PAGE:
We enter the solstice with the striving energy of Spring growth behind us, and reaching its high peaks, ask ourselves the questions “Who am I?” and “How did I get here?”. Like the flower buds that break at the tips of the herb branches, we are suddenly awakened in a new and intoxicating space that feels enticing and terrifying all at once. Dive deep – and you will meet the waves of joy, gratitude and comfort you have been seeking.
I am here to share a little of what is occurring for me right now, and a few themes that emerge whenever this phase of the year comes.
The summer, particularly after midsummer, feels to me like a restless time of conflicting energies. Perhaps triggered by the years I have spent in education, the thought of September approaching often fills me with questions: “Am I ready?” “What will the next chapter bring?” and sometimes the answers to these questions are difficult.
We are now also entering a new Islamic year, and the blessed month of Muharram. The energy is mixed, between the waning of the meteorological year post-midsummer and the rising of a new, spiritual year. What both of these energies bring to me, however, is the need to shed what is no longer good for me, and all the grief that comes along with that.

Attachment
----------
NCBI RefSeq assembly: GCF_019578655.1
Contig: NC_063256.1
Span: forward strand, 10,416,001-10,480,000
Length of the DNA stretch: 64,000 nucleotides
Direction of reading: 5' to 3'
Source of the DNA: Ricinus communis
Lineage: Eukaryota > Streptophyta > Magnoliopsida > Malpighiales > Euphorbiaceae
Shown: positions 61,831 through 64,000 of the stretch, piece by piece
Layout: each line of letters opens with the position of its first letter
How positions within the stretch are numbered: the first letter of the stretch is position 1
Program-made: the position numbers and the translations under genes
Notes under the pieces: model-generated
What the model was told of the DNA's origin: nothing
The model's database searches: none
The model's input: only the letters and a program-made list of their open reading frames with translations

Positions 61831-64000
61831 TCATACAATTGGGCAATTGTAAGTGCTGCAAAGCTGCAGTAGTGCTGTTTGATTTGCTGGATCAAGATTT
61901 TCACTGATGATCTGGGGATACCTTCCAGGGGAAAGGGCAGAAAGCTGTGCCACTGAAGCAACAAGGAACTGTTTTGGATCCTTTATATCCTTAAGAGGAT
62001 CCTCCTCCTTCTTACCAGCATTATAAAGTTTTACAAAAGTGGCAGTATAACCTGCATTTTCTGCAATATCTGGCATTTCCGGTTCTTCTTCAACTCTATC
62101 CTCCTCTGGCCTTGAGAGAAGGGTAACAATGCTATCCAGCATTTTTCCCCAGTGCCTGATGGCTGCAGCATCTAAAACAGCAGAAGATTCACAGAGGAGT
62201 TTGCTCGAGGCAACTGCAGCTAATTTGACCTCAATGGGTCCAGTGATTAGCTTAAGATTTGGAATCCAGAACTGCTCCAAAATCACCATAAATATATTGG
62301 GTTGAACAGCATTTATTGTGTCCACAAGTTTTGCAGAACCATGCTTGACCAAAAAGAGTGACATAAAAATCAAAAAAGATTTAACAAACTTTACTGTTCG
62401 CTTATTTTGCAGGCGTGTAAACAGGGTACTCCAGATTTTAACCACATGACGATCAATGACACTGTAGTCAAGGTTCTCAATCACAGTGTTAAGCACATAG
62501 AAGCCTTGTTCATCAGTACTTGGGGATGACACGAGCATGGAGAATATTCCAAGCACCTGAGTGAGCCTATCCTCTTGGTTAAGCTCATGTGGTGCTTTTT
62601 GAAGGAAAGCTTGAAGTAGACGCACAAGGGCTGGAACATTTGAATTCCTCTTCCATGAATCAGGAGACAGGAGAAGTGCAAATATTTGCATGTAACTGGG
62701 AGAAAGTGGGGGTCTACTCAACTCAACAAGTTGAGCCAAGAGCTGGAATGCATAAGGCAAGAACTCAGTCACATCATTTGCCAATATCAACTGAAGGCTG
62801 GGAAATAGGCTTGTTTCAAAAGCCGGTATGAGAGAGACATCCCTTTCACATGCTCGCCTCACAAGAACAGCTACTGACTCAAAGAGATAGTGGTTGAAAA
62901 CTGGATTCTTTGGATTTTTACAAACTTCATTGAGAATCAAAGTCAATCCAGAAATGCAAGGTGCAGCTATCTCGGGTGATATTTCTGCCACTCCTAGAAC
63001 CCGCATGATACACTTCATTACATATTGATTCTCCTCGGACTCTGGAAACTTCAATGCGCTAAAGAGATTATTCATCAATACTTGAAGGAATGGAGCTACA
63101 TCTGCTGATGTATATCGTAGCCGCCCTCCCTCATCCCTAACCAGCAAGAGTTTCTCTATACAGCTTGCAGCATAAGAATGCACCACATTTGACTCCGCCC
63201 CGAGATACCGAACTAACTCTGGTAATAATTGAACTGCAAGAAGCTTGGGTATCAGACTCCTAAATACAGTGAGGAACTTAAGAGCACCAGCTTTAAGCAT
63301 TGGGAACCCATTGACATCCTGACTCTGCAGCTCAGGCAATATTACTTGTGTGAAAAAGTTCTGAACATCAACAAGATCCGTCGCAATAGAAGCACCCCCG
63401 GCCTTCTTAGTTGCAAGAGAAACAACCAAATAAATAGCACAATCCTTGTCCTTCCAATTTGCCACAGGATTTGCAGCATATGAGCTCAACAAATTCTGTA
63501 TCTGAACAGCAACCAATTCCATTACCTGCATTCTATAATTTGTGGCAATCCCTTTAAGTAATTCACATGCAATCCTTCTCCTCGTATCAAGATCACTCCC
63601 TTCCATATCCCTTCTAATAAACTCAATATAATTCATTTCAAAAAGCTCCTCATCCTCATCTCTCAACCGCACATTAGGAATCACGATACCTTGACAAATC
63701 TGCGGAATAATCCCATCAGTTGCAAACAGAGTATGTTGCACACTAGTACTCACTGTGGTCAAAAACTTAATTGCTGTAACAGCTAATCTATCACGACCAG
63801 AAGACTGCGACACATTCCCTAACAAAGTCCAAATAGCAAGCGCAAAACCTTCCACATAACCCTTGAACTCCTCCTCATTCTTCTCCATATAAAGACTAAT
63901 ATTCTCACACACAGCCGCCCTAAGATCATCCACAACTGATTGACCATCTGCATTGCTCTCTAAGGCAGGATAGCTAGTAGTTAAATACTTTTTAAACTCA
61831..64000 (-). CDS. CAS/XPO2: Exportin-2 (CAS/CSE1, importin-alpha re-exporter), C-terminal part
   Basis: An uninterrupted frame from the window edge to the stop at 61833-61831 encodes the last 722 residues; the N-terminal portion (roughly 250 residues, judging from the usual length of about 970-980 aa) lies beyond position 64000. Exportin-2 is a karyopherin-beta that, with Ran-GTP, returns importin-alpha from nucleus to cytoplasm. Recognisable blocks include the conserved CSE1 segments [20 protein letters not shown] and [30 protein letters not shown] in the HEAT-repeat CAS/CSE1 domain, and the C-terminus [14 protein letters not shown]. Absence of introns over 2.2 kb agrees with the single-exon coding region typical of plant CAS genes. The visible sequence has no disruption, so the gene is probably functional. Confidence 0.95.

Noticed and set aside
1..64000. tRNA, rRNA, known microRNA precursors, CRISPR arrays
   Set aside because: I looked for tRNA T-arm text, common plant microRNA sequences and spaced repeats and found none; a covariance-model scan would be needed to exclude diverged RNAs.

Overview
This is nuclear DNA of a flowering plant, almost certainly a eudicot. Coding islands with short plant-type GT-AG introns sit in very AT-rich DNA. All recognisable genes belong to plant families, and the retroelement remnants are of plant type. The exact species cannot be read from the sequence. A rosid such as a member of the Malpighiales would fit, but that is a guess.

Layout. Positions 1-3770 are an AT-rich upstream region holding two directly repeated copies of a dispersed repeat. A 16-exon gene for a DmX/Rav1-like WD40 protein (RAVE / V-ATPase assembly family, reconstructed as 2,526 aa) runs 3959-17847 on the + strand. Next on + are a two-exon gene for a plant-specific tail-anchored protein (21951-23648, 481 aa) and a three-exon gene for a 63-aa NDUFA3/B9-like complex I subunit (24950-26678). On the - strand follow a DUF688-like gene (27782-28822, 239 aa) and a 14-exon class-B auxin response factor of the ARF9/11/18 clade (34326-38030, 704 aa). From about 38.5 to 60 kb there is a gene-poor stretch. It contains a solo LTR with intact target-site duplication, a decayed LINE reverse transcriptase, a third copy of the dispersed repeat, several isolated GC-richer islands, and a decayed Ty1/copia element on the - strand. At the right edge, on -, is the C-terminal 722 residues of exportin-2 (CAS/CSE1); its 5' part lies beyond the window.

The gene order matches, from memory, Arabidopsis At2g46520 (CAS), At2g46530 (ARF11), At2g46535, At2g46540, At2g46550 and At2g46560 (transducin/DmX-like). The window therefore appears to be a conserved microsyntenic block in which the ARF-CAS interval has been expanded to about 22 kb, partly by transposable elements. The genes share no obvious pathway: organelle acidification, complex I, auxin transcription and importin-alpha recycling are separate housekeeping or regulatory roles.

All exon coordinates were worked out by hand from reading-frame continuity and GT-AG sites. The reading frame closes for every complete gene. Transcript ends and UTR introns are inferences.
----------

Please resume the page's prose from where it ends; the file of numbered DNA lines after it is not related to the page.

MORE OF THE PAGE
It was my first distillation for months, and the most welcome return to heart. The day started early with our journey to Phytology, a magical nature reserve in the heart of urban London. After a reluctant start, as if I were waking up my herbalist bones after a long sleep, I tingled with excitement as I carried my smallest alembic across central London on a clear, cold spring morning.
The Henna Souq has a determinable atmosphere, defined by the wind in the leaves of its two plane trees and the towering building of the 13th Century Maristan at its heart. Lining the small square are little shops, some of them no bigger than three metre square, of which around half are cosmetic herbalists. There is also the old weighing scales, which are still used today when large quantities of herbs are brought here by merchants. It is the home to Simohammed, a friend to many in the city, who operates one of the shops alongside his brother. Always inviting visitors to sit and drink tea with him, it easily becomes a rest-stop on a day of earnest wanderings up and down the hills of the medina. The chance you get to sit in the presence of the square is often enough to reveal just a hint of its magic.